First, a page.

“So, who are you having over this weekend?” my neighbor calls across the back fence. She’s only half joking— it’s a rare weekend that my husband, Kevin, and I don’t have friends over for dinner.
Hosting dinner parties has always been Kevin’s way of getting to know people. Our courtship, which began as a series of Friday work lunches, grew over dinners for two (or sometimes three or eight) in his apartment on University Parkway. The first dinner had a rocky start when I was first surprised, and then irritated, to discover I was expected to chop the vegetables for our meal, a simple pasta salad. But by our second dinner, I was touched (and a little surprised) that the turkey cutlets Kevin had marinated in a red wine vinaigrette (and ahead-of-time prep is not Kevin’s strong suit) had turned shocking pink. I don’t even remember the third dinner, because by then the food didn’t matter.
I do remember a dumpling-making party guided by several Chinese graduate students who worked with Kevin at Hopkins’ Eisenhower library. And I remember an impromptu baking session on a rainy weekend when Kevin, a loquacious buddy and I made date bars and drank cheap rosé. Better food came on nights when the gang of friends who worked with Kevin gathered for cutthroat games of Risk.
Kevin’s roommate would conjure Indian-themed dinners of chicken with lentils, garlicky Gujarati-style string beans and bowls of spicy chickpeas. Gang of Four or Nick Cave thumped through the stereo while friends squared off as opponents and consumed growlers of the old Baltimore Brewing Co.’s Pils and Marzen.
When Kevin and I got engaged, it seemed natural to him to invite my family to dinner at his apartment. But while I was moved by his kindness, I was also a bit wary. A joke among friends was that Kevin might invite you to dinner at 7, but you wouldn’t eat until at least 10. Would my grandfather be patient enough to wait? And then there was the matter of the dining room. We knew my folks wouldn’t mind sitting on plastic folding chairs or eating from mismatched china, but I wanted to make the dinner a little special, so I ran to the local TJ Maxx and bought a bright red tablecloth and a large, inexpensive red and white bowl for the pasta primavera. Photos of that night show my grandmother grinning over a large plate of pasta and everyone raising glasses, cheeks flushed and eyes sparkling.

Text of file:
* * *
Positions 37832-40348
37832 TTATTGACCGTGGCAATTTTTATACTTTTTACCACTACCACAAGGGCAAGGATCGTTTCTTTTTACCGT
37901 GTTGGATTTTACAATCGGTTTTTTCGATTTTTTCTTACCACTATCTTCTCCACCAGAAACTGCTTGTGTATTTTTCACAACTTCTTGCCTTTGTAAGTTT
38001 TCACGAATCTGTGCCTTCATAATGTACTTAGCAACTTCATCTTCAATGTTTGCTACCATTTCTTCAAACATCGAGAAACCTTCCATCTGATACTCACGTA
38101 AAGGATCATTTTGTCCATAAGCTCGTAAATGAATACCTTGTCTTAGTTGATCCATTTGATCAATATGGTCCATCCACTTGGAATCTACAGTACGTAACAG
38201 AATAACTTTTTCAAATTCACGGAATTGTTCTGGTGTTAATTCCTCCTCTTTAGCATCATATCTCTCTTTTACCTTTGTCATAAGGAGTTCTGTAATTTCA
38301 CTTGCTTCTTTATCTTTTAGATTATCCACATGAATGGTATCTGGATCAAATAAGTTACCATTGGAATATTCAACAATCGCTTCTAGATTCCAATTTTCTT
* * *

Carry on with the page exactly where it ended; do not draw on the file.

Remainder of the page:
In the 12 years we’ve been married, my own attempts at throwing dinner parties have suffered a few minor glitches. Often I find myself drawn to some ingredient when planning a menu, only to find that I repeat it throughout the meal. The first dinner I cooked for friends in our Chicago apartment included ricotta stuffed shells and cheesecake. This Christmas, three dishes in my menu called for mushrooms. Yes, there can be too much of a good thing.
For this reason, I find myself returning to a few old standby menus. On the morning of a dinner party, I make the marinade for a London Broil and let the meat soak up the mixture of wine and balsamic vinegar most of the day. Nearly by heart, I measure the milk and sugar that I mix with four eggs for the baked custards. Meanwhile, Kevin cleans.
As dinnertime approaches, I halve plum tomatoes, sprinkle them with sliced garlic, bread crumbs and parsley and drizzle them with a little olive oil. They’ll bake alongside an easy potato gratin made with gruyere cheese and cream. I throw together some greens and whatever’s in the fridge for a salad, heat a baguette in the oven, put out some olives and nuts and that’s it. OK, if I’m feeling energetic I might make some gougeres, rich little cheese puffs that will spoil your dinner after one or two, but that’s really it.
By the time the doorbell rings at 7 o’clock, the house smells heavenly. Time to pull a cork and let the fun begin.